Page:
Even if accidental, the loss of Lois Lerner’s e-mails is evidence of problems at the IRS

June 17

Last Friday it was revealed that approximately two-years worth of Lois Lerner’s e-mails at the Internal Revenue Service were lost due to a hard drive failure.  This revelation would have raised eyebrows even were the timing not incredibly convenient.  The hard drive crash occurred approximately ten days after Congress first inquired about the targeting  of conservative non-profits.  And, despite dozens of Congressional inquiries, the loss of e-mails relevant to multiple congressional investigations was not revealed until last week.    Were that not enough, subsequent reports suggest the IRS has lost e-mails from six others also implicated in the alleged targeting of conservative groups.  One need not be skeptical hippo to be skeptical.

Are there potentially innocent explanations? Yes, if by “innocent” one means that the e-mail loss is due to incompetence and bureaucratic short-sightedness rather than malfeasance.  Megan McArdle explains:

As it happens, I used to administer just the sort of e-mail systems that the IRS seems to be using. So I fired off a set of queries to the IRS about its e-mail system, its archiving policies and how the loss of data happened. Many of those queries remain unanswered, but I was given some documents that explain how the files could have been lost. My conclusion: It is plausible that this was an innocent coincidence. But it is only plausible if the IRS is managing its IT systems so badly that it is very easy to lose critical records — or for abusive employees to destroy the evidence of their misbehavior. A private company under investigation that responded to regulators, or a judge, with this sort of explanation rather than producing the requested documents would rightly expect to be handed an adverse judgment or a whopping fine. This incident should be thoroughly investigated, and steps should be taken throughout the government to make sure that no similar incident can ever happen again. . . .

To believe the IRS requires a pretty low opinion of government competence. My friends who work in regulated sectors such as finance are outraged by the IRS’s description of how it was running its backup process, because the government subjects them to constantly ratcheting standards for document retention — specifying how long, and on what format, they have to keep every communication ever generated by their firms. How dare they demand higher standards of regulated companies than they do of the regulators?

In 2014, every government agency should be storing every e-mail that goes in or out in an easily accessible format. That they weren’t bothering suggests that the IRS does not expect to deliver the kind of accountability that it routinely demands of taxpayers. That’s potentially a much bigger problem than anything Lois Lerner stands accused of — and it should be rectified, government-wide, with all due speed.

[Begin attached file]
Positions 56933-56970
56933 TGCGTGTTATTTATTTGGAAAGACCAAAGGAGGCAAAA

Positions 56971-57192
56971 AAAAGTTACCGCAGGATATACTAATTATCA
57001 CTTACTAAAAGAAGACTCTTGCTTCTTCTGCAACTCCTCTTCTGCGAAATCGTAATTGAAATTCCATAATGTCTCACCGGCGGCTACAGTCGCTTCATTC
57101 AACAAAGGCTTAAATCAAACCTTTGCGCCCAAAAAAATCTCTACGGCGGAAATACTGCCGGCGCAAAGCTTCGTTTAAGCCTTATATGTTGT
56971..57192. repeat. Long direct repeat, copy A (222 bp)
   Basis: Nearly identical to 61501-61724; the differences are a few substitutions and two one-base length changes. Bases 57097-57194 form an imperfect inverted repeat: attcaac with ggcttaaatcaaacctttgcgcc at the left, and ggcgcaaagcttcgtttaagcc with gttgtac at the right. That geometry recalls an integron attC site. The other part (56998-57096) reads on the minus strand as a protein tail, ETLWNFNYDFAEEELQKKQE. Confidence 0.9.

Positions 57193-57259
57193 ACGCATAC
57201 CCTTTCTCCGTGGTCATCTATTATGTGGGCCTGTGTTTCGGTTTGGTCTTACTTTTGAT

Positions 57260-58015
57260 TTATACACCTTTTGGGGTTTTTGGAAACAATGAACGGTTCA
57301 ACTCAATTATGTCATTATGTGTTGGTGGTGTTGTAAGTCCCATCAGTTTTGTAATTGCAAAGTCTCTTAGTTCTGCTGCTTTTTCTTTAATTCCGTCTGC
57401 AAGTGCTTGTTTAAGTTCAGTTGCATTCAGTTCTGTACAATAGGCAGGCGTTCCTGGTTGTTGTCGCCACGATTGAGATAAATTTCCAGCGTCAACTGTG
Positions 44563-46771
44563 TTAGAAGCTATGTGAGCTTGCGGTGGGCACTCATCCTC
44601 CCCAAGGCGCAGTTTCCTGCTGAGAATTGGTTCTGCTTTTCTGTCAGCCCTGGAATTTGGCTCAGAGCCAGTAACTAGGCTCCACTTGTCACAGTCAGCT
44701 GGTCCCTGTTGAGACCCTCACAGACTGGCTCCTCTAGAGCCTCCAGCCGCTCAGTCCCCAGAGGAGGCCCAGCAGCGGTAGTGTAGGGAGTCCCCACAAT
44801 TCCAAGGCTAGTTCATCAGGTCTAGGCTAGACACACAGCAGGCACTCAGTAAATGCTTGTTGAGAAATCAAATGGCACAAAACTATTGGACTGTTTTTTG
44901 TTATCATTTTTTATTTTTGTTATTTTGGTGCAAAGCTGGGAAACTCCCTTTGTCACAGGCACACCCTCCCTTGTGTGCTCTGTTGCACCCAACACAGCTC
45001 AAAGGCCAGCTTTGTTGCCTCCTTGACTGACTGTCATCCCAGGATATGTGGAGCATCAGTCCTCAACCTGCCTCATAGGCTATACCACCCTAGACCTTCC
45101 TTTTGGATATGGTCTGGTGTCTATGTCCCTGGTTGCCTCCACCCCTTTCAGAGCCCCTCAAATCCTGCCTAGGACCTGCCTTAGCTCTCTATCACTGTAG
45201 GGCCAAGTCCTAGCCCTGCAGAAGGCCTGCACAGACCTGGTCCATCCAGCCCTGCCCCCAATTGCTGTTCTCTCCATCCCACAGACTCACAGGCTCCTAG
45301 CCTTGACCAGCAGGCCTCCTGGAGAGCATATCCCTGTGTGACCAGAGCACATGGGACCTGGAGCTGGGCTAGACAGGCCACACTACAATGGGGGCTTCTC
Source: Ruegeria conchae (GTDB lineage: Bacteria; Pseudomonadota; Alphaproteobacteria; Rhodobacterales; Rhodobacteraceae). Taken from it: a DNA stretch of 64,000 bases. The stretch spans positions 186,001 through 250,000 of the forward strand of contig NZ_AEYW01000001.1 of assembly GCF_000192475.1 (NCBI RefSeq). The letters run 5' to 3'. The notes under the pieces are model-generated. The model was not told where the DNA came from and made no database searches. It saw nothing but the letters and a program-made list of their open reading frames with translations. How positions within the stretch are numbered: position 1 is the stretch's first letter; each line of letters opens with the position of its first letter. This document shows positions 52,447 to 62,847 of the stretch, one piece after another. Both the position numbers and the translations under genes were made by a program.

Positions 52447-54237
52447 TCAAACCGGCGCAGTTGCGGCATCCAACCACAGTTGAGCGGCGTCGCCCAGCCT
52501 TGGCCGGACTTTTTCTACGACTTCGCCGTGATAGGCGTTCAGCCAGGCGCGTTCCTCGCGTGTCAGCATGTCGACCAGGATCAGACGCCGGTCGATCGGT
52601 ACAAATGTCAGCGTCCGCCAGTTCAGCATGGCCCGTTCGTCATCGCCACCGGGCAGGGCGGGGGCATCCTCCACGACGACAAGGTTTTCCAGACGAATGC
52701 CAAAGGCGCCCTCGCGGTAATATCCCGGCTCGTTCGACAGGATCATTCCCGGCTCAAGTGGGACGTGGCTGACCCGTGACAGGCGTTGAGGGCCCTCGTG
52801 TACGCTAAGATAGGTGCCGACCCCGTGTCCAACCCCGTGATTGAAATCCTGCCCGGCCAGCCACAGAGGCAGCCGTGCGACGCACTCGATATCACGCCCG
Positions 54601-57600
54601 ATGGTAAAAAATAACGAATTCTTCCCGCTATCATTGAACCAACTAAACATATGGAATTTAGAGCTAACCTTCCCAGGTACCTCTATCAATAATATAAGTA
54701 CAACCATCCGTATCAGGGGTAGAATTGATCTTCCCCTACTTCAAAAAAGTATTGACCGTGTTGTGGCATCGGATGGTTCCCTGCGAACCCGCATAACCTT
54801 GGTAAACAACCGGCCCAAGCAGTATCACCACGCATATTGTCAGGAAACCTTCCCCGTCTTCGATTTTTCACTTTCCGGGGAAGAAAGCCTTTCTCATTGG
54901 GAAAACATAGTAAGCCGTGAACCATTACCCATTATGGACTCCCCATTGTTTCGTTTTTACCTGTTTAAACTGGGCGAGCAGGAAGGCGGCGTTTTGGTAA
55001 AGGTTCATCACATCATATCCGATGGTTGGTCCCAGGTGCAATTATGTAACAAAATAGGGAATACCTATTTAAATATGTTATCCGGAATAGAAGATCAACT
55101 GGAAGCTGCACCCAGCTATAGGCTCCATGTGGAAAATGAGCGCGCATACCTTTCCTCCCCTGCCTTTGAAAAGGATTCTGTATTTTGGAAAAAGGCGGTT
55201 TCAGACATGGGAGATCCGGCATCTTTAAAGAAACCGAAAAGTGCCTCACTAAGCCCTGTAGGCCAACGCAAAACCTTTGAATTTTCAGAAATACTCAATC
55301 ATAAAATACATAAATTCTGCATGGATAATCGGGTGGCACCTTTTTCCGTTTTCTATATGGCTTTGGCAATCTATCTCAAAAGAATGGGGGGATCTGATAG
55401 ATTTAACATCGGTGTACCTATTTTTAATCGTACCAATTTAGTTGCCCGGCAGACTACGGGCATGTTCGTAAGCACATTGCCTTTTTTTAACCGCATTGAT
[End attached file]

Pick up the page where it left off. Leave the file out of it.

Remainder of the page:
As always, TaxProf Paul Caron has compiled the latest news and commentary on the IRS scandal, as he does every day.  By his count, this is day 404 of the IRS scandal.  How many more will there be before we know what really happened?

UPDATE: As this WSJ editorial details, the latest disclosures demonstrate that the IRS has failed to comply with congressional document requests.

 in its letter on Friday the IRS slipped in the following: “In early 2014, Chairmen Camp and Issa reiterated their requests for all of Lois Lerner’s email, regardless of subject matter . . . Fulfilling the request,” said the IRS, meant it had to compile Lerner emails that went beyond the “search terms” it had “originally loaded for review.” By mid-March, the agency admitted, it had produced for Congress only the Lerner emails that it—the IRS—considered “related” to the scandal.

In other words, the IRS has from the start been picking and choosing which of Ms. Lerner’s emails it deigned to show Congress. And it did so despite knowing that Congress wanted everything.

This IRS filter has delayed the investigation and denied Congress access to important information. Congressional investigators learned only last week that Ms. Lerner corresponded with the Justice Department about potentially prosecuting conservative nonprofits. Congress had to subpoena Justice to obtain that Lerner correspondence. Only after Congress demanded the IRS explain why it hadn’t provided this Lerner-Justice correspondence did the IRS suddenly confess in its Friday letter that it had been picking and choosing emails.

Jonathan H. Adler teaches courses in constitutional, administrative, and environmental law at the Case Western University School of Law, where he is the inaugural Johan Verheij Memorial Professor of Law and Director of the Center for Business Law and Regulation.
Comments
Show Comments
Most Read National
Next Story
Eugene Volokh · June 17